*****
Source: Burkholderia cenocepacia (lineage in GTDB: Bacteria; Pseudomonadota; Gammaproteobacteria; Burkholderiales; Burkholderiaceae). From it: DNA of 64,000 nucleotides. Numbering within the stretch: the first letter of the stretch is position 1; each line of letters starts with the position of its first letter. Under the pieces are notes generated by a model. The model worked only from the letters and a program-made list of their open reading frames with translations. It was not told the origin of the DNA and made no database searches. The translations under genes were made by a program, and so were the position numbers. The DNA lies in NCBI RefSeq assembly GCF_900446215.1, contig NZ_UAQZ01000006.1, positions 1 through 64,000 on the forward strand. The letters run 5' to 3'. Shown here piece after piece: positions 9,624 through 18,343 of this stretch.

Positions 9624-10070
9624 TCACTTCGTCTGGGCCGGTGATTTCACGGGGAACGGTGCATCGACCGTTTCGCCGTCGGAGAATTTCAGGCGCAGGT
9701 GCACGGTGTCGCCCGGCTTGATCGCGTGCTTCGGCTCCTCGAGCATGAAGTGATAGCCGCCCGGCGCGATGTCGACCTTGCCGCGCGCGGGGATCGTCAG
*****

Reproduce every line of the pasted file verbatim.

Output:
Source: Burkholderia cenocepacia (lineage in GTDB: Bacteria; Pseudomonadota; Gammaproteobacteria; Burkholderiales; Burkholderiaceae). From it: DNA of 64,000 nucleotides. Numbering within the stretch: the first letter of the stretch is position 1; each line of letters starts with the position of its first letter. Under the pieces are notes generated by a model. The model worked only from the letters and a program-made list of their open reading frames with translations. It was not told the origin of the DNA and made no database searches. The translations under genes were made by a program, and so were the position numbers. The DNA lies in NCBI RefSeq assembly GCF_900446215.1, contig NZ_UAQZ01000006.1, positions 1 through 64,000 on the forward strand. The letters run 5' to 3'. Shown here piece after piece: positions 9,624 through 18,343 of this stretch.

Positions 9624-10070
9624 TCACTTCGTCTGGGCCGGTGATTTCACGGGGAACGGTGCATCGACCGTTTCGCCGTCGGAGAATTTCAGGCGCAGGT
9701 GCACGGTGTCGCCCGGCTTGATCGCGTGCTTCGGCTCCTCGAGCATGAAGTGATAGCCGCCCGGCGCGATGTCGACCTTGCCGCGCGCGGGGATCGTCAG